At its January meeting, the council directed staff to develop plans to address the shortfall that would prioritize funding for projects that “directly serve the public,” Mayor Jesse Arreguín said at the time, over those at city government facilities. While he and several councilmembers said projects such as planned improvements at the city’s Corporation Yard are important, they wanted residents who voted for the bond to see more of its benefits.
City staff have also proposed deferring or reducing funding for a plan to install security cameras at several intersections as a crime-fighting tool, because Public Works Director Liam Garland said Berkeley might be able to acquire the cameras at a lower cost than previously estimated.
And Councilmember Rashi Kesarwani suggested at the budget committee meeting last week that the city could consider deferring funding for projects already on hold because of a staffing shortage in Berkeley’s public works department.
“If we really can’t deliver something, I think we need to think about that in terms of criteria” for what is cut, Kesarwani said.
Vacancies in the department are affecting several T1 projects, including a plan to build a cul-de-sac at the west end of 62nd Street in South Berkeley and install a solar battery storage system to the roof of the North Berkeley Senior Center.
City Manager Dee Williams-Ridley cited the staffing shortage when she put the Hopkins Street project on an indefinite hold earlier this month. According to material prepared for the budget committee, that project is slated to receive $6.75 million from the bond to repave Hopkins and add pedestrian and bicycle safety features — nearly double the $3.6 million cost estimate city officials cited last year for repaving the street.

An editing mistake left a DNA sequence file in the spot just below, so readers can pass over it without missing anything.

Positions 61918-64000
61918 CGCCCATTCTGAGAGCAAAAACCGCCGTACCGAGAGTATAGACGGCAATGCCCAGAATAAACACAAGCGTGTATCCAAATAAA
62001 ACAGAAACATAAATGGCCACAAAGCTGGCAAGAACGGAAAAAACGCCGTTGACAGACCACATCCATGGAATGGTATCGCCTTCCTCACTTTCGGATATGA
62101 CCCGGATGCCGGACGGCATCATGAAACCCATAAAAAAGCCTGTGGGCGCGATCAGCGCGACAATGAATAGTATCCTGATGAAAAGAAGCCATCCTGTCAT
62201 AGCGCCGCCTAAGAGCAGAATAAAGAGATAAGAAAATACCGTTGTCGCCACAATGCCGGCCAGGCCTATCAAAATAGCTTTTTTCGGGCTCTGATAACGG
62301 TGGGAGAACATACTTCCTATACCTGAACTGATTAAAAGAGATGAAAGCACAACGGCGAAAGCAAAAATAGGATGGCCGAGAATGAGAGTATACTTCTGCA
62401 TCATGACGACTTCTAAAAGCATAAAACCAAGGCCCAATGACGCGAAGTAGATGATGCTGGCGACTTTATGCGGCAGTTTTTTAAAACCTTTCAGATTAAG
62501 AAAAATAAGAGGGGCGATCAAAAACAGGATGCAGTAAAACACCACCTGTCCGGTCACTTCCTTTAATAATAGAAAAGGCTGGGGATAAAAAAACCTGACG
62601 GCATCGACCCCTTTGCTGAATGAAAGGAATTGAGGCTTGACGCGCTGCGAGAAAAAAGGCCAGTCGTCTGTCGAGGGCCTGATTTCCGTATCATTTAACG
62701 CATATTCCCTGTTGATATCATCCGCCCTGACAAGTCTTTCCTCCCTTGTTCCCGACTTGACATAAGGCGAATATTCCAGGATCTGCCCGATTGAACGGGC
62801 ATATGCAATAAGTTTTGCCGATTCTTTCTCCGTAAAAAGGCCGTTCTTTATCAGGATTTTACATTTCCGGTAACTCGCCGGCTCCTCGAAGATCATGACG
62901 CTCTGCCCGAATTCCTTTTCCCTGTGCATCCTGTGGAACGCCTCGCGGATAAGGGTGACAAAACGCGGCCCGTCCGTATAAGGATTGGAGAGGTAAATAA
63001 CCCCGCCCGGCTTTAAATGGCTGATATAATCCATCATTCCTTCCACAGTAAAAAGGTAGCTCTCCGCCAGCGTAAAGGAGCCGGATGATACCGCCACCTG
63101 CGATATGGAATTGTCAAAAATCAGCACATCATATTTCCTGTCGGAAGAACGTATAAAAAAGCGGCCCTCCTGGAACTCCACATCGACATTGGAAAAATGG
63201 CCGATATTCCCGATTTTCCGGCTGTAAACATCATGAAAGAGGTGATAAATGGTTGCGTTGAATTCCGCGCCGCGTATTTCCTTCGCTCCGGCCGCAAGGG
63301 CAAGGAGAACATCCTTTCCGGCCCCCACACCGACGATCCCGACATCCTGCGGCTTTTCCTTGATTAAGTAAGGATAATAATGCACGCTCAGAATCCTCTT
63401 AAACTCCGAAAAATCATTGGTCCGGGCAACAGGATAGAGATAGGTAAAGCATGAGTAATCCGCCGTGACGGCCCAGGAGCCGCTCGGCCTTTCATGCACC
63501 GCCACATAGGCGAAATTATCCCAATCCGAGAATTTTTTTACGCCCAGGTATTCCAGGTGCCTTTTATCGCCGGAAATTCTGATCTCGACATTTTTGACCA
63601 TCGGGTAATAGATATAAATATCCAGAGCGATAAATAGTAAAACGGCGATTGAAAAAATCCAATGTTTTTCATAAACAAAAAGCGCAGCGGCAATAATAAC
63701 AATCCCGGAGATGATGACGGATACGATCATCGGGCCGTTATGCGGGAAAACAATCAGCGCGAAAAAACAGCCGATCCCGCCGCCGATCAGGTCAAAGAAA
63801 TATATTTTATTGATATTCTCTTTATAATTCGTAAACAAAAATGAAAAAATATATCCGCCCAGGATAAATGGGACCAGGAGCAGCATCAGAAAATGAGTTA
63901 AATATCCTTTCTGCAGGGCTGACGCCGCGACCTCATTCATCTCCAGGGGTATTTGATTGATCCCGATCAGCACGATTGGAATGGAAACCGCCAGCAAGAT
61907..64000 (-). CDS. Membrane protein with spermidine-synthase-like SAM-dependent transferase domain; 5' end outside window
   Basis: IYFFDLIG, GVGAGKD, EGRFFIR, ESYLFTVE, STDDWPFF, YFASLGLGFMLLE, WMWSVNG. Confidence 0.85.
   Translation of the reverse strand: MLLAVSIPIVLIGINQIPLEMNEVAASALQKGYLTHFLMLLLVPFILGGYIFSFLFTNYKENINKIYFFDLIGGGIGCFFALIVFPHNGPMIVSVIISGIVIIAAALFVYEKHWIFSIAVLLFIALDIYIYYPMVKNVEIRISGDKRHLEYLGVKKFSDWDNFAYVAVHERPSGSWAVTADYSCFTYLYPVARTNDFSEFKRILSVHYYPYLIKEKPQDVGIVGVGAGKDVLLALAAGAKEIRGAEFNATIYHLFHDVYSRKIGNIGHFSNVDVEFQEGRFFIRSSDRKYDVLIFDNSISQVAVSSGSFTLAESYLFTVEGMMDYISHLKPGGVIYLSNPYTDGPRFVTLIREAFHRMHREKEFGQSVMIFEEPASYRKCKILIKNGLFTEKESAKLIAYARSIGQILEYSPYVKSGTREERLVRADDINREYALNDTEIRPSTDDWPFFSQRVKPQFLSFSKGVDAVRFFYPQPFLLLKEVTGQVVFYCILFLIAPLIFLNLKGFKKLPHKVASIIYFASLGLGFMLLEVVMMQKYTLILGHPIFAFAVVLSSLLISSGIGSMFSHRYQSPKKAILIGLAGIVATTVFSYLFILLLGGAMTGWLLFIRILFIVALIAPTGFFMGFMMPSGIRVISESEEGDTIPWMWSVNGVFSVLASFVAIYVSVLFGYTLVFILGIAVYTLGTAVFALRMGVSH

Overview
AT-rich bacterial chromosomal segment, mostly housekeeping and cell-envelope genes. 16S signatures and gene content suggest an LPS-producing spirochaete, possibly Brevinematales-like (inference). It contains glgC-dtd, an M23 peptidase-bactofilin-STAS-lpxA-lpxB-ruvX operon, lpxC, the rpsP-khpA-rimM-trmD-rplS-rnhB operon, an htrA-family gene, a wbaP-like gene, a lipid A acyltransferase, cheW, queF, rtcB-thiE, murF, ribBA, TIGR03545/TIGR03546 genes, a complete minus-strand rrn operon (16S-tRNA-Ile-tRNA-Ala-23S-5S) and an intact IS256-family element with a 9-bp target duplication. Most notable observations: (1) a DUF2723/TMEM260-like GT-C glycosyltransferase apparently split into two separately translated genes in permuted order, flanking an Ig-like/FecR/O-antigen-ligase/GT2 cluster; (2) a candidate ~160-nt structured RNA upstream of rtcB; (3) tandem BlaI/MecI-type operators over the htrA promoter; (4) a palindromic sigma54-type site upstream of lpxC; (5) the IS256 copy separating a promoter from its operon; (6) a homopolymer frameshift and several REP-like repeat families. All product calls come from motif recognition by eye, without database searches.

Councilmember Kate Harrison said funding that would have gone toward the Hopkins project should not be redirected out of Berkeley’s budget for street repairs.
“If we do take the paving money from Hopkins, it should go into paving elsewhere,” Harrison said.
Kesarwani also said she will push to keep funding for projects that would add restrooms at two popular parks in her West Berkeley district, Cesar Chavez Park and the Tom Bates Regional Sports Complex soccer fields next to Interstate 80.
“We have to have restrooms in these public facilities and parks,” Kesarwani said. “This is really about equity, because when you go to those nice parks on the eastern side of the city, you find a proper restroom — and so we need to have that on the western side of our city as well.”